Against wars and injustices: towards another idea ...

Against wars and injustices: towards another idea of contemporary art

There can be no more gory reality than any war that is never “the first” as Brecht would say. Every war must be told. Indeed, all wars should be gutted in their ruthless grammar of destruction, panic, annihilation, inhumanity and atrocious suffering.

It is fundamental to ask ourselves how all wars – or some in particular – are perceived by those who are capable of “dipping their pen in the darkness of the present”[1].

It would seem that all the ability to remember the fragility of existence and the continuing possibility of developing empathy towards all those fleeing wars and any other form of violence would be up to art. But art does not always fulfill this function, especially contemporary art.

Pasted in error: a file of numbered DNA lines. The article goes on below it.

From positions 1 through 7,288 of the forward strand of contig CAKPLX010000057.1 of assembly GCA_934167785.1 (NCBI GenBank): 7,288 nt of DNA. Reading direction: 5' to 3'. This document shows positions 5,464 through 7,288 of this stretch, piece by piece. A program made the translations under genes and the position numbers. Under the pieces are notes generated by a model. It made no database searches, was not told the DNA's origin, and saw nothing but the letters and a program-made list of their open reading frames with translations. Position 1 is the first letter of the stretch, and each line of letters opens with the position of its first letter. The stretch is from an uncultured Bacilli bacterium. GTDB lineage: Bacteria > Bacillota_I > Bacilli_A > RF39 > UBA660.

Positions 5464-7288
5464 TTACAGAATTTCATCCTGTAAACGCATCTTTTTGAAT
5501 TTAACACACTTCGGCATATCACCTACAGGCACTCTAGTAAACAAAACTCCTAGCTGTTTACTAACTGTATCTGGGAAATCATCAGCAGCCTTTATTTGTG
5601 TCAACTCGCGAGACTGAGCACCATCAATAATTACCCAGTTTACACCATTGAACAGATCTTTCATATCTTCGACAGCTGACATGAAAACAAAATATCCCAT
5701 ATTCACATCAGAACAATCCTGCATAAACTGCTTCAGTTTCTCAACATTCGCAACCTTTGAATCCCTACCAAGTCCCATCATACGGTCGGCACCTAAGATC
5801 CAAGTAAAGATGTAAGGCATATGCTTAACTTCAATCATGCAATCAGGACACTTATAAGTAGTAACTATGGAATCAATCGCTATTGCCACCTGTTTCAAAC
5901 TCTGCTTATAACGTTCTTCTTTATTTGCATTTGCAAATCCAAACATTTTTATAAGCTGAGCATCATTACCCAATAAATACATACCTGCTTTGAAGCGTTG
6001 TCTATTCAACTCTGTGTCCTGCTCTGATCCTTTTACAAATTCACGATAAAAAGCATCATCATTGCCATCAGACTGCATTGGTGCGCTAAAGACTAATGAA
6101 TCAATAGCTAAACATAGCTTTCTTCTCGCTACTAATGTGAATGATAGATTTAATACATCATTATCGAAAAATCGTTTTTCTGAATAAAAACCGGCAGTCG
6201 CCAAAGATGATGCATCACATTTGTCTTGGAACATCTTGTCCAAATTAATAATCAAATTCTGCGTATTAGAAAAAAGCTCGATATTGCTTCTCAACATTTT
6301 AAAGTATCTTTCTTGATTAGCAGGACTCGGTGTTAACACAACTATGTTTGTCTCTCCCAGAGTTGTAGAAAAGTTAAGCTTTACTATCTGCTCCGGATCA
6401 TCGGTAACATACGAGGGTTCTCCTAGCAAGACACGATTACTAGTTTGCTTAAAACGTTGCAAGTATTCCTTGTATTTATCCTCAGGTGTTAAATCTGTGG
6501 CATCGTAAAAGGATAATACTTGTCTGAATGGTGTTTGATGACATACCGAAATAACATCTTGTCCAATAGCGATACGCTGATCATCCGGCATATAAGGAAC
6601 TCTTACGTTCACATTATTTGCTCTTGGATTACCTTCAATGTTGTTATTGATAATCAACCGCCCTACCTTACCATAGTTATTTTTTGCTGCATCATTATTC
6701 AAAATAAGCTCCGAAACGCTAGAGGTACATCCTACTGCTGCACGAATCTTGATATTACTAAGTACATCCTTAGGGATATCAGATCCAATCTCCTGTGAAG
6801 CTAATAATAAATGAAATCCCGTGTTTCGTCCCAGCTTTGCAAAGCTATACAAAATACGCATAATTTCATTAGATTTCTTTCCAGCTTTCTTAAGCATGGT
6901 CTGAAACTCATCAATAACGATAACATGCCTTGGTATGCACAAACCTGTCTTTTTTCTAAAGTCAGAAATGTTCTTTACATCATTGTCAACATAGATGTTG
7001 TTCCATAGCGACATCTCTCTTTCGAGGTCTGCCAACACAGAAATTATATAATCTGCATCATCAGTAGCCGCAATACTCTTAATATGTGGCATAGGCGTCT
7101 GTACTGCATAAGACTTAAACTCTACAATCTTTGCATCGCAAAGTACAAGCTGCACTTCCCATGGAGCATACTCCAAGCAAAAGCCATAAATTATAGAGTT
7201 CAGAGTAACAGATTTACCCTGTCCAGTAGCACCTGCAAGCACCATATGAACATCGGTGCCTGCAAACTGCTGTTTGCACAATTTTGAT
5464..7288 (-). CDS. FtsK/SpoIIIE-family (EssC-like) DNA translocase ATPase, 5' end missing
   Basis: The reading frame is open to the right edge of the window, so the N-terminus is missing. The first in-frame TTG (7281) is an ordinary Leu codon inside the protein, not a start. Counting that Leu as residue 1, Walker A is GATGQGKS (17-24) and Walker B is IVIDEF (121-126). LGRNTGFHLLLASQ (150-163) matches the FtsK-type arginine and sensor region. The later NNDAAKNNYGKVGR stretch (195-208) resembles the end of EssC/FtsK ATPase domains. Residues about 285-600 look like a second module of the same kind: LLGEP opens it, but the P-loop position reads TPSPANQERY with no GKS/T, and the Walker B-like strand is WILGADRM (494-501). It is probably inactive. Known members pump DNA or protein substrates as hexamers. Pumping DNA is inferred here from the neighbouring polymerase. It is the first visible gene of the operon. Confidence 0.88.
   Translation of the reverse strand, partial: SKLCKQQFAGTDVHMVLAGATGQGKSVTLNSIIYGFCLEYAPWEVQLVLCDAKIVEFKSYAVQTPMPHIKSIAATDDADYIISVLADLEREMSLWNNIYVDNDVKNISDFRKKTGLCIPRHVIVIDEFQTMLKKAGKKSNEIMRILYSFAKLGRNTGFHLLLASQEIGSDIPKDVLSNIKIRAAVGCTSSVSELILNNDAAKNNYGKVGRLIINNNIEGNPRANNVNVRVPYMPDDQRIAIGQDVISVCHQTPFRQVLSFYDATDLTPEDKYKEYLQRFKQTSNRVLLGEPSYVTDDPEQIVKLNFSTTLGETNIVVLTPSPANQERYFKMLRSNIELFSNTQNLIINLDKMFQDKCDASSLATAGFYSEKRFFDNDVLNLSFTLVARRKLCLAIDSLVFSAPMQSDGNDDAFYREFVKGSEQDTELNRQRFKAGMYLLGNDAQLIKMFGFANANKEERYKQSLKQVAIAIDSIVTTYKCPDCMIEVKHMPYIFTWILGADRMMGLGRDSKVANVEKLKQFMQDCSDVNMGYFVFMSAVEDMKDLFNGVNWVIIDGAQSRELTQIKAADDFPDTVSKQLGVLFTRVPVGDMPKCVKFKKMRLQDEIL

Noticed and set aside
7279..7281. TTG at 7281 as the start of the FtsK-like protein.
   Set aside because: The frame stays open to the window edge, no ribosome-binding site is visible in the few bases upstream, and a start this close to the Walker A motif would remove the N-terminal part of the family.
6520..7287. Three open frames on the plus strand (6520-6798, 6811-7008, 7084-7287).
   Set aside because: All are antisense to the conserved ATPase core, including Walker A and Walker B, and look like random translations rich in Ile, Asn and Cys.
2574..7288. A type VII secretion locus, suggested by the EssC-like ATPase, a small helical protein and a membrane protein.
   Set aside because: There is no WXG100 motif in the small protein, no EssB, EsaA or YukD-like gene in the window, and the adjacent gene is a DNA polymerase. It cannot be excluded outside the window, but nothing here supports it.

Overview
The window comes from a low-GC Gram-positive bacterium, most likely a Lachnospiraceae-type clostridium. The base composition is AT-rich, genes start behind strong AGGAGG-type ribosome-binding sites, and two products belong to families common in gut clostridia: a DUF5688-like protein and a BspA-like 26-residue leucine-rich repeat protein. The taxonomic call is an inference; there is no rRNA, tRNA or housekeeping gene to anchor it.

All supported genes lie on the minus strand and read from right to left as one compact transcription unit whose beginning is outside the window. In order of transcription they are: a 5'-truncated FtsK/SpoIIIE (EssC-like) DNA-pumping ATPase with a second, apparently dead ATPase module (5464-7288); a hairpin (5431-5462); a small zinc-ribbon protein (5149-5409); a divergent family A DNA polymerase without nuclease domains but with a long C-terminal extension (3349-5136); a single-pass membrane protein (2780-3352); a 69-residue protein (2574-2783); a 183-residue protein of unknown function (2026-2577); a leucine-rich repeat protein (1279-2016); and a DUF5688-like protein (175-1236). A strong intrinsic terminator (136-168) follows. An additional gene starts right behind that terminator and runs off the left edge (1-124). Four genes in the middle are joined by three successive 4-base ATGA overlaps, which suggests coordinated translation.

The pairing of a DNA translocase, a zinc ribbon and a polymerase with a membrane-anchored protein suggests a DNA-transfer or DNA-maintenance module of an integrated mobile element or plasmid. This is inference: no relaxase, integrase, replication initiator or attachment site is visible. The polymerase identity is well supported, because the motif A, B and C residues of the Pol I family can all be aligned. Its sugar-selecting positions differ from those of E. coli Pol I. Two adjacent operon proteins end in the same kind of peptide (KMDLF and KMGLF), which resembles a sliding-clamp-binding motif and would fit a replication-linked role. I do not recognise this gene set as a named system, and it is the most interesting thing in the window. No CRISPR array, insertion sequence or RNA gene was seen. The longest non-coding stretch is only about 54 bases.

Several contemporary artists argue that they do not want to deal with political denunciation because they believe that art has other priorities and cannot replace politics.

Reflection that would pave the way for a fertile debate, from which the concept of “contemporary” could be extracted as one of the filters, from which a certain idea of ​​art emerges that tells and denounces this world made up of martyrs, abuse, wars, death.